Financial Literacy

Issue: Research indicates that financial abuse is experienced in 98% of abusive relationships.

Lack of financial independence is a major obstacle that victims must overcome when trying to get out of an abusive relationship. Through our Financial Literacy Program, we teach survivors how to achieve financial liberation and independence through coursework on budgeting, retirement, and family planning. In the past, this program was supported by Northwestern Mutual and TD Bank.

Last year, we helped about 30 women and this year, we look to assist over 40 women and their families.

What is Financial Abuse (Economic Abuse)

Financial abuse, also known as economic abuse, prevents victims from gaining freedom and independence. Surveys of survivors consistently reflect that that concerns over their ability to provide financially for themselves and their children was one of the top reasons for staying in a battering relationship.
Cycle of financial/economic abuse:

  • Abusers take charge of the victim’s finances in an effort to gain control over their life. They often attempt to sabotage the victim’s credit score.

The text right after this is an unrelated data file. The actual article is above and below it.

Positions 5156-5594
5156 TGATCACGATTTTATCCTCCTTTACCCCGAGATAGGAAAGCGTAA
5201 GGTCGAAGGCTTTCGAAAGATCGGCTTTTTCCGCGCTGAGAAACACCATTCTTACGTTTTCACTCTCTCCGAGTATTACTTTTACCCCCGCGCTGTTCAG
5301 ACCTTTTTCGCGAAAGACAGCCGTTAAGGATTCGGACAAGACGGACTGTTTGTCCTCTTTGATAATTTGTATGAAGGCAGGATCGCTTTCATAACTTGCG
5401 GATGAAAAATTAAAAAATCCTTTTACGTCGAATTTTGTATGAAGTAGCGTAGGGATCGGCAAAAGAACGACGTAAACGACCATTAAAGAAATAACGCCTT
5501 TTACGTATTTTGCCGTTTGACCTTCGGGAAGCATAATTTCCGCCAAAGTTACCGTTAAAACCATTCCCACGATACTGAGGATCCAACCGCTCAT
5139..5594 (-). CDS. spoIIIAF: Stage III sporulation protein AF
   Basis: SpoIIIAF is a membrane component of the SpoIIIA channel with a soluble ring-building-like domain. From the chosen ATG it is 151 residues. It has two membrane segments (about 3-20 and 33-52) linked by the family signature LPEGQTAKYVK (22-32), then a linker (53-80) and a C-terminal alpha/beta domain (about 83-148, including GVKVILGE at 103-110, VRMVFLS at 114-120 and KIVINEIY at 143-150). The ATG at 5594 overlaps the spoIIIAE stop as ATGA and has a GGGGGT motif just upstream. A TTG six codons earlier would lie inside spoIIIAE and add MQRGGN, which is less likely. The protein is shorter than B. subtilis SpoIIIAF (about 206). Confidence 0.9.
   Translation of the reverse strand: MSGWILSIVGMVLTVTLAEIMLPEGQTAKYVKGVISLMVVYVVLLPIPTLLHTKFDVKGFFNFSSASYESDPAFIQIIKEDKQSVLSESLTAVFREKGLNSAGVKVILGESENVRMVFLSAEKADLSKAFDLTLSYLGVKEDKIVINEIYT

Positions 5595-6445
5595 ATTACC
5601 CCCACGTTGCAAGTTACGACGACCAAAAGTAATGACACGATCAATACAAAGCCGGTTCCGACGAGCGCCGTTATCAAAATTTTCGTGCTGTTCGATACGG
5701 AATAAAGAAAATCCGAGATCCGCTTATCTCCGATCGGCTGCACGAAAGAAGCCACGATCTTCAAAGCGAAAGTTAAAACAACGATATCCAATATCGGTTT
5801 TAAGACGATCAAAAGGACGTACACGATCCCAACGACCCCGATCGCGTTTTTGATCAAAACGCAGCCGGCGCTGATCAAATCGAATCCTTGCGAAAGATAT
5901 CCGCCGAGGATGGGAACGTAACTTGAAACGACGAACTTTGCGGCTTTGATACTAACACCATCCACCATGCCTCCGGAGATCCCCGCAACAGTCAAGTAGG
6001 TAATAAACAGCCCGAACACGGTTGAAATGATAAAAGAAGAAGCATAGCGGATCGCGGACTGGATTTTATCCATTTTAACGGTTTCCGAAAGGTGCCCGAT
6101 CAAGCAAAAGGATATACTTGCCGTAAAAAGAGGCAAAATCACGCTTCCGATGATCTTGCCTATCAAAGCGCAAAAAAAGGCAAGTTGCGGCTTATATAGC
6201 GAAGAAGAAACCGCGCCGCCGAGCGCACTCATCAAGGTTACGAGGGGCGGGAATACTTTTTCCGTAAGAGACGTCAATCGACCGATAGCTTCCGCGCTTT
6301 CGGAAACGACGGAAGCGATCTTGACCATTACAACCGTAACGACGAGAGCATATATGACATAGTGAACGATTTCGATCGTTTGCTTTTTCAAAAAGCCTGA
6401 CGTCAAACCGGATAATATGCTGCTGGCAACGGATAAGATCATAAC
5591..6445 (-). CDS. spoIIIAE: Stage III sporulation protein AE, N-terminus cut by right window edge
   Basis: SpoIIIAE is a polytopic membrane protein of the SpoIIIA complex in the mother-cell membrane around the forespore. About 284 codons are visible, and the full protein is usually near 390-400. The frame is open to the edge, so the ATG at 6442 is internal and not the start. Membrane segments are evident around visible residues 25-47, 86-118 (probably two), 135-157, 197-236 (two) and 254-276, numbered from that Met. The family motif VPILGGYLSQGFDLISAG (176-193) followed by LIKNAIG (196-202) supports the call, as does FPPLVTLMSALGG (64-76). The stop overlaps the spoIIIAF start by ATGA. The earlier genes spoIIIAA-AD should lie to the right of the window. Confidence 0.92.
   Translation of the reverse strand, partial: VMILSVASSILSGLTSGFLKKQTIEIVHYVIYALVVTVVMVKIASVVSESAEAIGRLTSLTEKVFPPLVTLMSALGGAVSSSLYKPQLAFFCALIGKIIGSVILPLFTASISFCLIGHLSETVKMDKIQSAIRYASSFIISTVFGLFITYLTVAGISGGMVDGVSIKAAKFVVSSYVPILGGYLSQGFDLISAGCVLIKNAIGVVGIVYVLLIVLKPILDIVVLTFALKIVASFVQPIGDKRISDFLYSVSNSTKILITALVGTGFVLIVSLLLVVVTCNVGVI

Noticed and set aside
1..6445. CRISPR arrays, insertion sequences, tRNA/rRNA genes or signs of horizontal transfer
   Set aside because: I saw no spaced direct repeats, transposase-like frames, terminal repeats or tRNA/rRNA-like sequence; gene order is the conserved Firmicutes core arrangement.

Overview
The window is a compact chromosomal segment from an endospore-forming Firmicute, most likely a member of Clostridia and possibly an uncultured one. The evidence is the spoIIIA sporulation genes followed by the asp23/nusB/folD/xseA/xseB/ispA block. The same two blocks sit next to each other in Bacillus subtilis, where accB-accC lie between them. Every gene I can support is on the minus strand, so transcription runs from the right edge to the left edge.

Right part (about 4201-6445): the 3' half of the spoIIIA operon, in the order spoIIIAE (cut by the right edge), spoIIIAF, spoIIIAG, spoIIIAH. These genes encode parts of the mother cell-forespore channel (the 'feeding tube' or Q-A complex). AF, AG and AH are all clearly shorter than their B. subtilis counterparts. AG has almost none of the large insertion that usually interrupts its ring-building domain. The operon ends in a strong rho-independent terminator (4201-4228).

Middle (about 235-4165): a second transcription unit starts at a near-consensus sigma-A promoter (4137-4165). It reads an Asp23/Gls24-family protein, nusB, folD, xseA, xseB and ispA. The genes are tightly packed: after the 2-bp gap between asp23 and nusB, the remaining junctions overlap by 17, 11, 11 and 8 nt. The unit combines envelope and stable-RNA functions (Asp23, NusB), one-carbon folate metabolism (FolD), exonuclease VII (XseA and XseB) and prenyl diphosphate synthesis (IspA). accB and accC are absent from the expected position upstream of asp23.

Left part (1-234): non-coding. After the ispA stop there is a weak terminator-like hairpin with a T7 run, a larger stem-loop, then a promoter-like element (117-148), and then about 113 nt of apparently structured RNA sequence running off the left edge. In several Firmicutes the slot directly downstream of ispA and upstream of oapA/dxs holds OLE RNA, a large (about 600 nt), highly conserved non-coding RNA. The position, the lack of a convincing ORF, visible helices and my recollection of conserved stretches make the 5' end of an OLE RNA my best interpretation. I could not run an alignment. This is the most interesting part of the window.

• Sabotaging a victim’s credit score can be done in multiple ways:
      • Forcing the partner to open a new account in their name, and then creating large debt in the account
      • Overdrafting credit cards
      • Denying access to their own or combined savings accounts
    • Wrecking a credit score can affect someone’s ability to rent an apartment, a new credit card with low APR, buy a car, or even get a job.
  • Being financially educated can help provide stability for the victim during and after the relationship.
  • Obtaining financial literacy can help people find ways of improving their credit score, save more, and achieve financial comfort

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For more information, please visit our page about coerced debt.